Despite this, when Devon got an unexpected check months later, she decided to donate part of it to Hines, but the GoFundMe page had disappeared. She tried reaching out on Facebook, but found out that Hines had unfriended her, which didn’t make sense. Why block someone who’s given you almost $300?

When Devon wrote to the cab driver to say she was suspicious, he wrote back, “I’m afraid we’ve all been duped.”

He pointed her to a group of women who had been tracking Kristen Hines' story and had formed an online group called the “Bible Thumpers” to investigate. Many were friends of Kristen's online boyfriend, Dan, who spearheaded fundraising efforts even though he'd never met Kristen in person.

“We named Kristen ‘Cancerfish’ because we felt that Dan was being catfished…but with cancer,” says comedian Kristine Levine. They’d seen Hines post numerous provocative selfies and thought she was desperate for attention, and that her descriptions of her frequent CT scans and hormone treatment didn’t ring true.

A Google search led them to an enlightening court document: Kristen Hines was not the abused single mom she had claimed to be. In fact, she had lost custody of her children and had a confirmed drug habit, snorting prescription drugs.

But the group didn’t have hard evidence to prove that Hines was lying about having cancer, and she refused to provide any documentation. Whenever her online fundraisers appeared (there were several), the group helped to get them shut down, but she had already collected more than $5,000 through GoFundMe prior to that point.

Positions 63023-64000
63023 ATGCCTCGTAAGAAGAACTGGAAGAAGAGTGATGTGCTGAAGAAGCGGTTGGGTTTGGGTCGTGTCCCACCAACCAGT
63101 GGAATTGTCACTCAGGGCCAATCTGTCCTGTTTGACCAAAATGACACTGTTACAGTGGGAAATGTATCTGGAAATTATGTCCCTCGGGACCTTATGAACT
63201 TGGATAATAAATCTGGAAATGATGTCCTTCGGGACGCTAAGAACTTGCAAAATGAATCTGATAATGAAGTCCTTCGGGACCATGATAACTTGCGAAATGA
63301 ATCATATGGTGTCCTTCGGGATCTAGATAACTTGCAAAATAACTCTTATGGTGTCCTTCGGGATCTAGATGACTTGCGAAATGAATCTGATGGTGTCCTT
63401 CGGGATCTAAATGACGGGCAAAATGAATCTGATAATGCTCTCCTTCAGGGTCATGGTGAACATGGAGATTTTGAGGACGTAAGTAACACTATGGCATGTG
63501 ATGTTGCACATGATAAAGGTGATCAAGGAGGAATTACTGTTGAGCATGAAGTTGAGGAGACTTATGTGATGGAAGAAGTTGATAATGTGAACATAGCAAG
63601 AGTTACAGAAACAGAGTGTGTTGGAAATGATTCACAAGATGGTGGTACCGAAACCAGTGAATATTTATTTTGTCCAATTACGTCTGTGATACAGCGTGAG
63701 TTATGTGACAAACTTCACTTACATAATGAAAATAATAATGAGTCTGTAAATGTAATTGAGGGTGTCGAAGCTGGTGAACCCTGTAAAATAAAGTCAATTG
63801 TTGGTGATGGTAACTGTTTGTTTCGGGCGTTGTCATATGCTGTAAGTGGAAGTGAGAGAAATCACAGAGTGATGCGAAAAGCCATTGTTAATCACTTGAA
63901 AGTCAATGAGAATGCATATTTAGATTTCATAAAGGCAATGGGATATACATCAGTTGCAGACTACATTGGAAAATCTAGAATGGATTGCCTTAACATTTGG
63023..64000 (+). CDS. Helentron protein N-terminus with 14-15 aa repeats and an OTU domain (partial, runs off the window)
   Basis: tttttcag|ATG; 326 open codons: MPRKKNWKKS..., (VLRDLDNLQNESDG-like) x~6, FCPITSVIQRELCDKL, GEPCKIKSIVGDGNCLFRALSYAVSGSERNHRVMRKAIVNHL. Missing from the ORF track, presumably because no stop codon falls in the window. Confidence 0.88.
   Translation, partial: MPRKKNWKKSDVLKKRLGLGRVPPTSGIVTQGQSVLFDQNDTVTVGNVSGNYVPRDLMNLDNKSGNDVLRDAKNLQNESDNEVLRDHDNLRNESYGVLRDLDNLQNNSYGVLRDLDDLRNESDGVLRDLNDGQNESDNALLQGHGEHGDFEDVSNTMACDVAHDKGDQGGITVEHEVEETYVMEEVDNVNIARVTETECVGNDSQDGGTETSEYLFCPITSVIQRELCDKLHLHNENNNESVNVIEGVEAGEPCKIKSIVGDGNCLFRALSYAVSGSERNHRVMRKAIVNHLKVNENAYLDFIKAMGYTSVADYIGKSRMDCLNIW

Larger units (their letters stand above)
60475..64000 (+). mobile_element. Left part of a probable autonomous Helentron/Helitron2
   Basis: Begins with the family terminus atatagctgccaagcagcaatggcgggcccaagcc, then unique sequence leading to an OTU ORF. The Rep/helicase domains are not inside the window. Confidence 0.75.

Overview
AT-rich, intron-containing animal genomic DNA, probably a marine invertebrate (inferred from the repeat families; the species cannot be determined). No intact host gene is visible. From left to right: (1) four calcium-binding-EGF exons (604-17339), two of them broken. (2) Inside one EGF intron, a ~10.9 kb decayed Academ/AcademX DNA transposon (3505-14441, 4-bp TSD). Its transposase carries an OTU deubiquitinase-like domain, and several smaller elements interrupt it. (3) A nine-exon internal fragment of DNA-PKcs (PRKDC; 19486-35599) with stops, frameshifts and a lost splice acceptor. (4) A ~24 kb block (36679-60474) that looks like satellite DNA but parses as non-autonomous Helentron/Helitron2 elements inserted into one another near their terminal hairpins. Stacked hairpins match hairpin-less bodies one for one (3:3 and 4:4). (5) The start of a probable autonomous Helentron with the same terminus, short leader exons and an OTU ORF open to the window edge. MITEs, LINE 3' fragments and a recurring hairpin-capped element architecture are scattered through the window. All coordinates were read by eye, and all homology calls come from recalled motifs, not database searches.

In the most egregious act of all, Hines enlisted the help of a local bar to hold a benefit for her, and in anticipation of the event, she shaved her head and claimed that all of her hair had suddenly fallen out at once. When someone expressed surprise that her eyebrows were still in place, she shaved them, too, writing, “Oooops, where did my eyebrows go! Seems they fell out, ha ha!"

But Devon says it didn’t look anything like a cancer patient’s hair loss. “There weren't any bald patches or shiny spots on her scalp. It was thick, dark, full stubble covering her entire head.”

After a group member alerted the bar owner to the situation, he asked Hines to provide proof of her illness. So she provided it: receipts for medical procedures (signed by doctors and nurses) and a letter from a doctor indicating that she had already paid close to $50,000 and would need to pay an estimated $12,000 for the remainder of her treatment. Hines' father even emailed those same documents to one of the skeptics.

The problem? When group member Lora Gastineau called the centers to verify the letters, she found out that Hines had never been a patient at either center and the receipts and letter were all forged. Vanderbilt Cancer Treatment Center pressed charges, and it was revealed that Hines had a significant history of fraud, theft, identity theft, and forging prescriptions, with more than 20 charges still pending.

So far, the Bible Thumpers have discovered more than $40,000 in donations made directly to Hines online and by check. One widow, Michelle Manor, whose husband died of brain cancer, donated $1,225 over the course of several months, and Hines continued badgering her to send more money until PayPal froze the account.

Kristen Hines is currently out on $25,000 bond, and the FBI is investigating her case.

Michelle Devon hopes stories like these won’t dissuade people from donating to people who really are in need. “It's okay to give, but it's also okay to question when things don't feel right,” she says.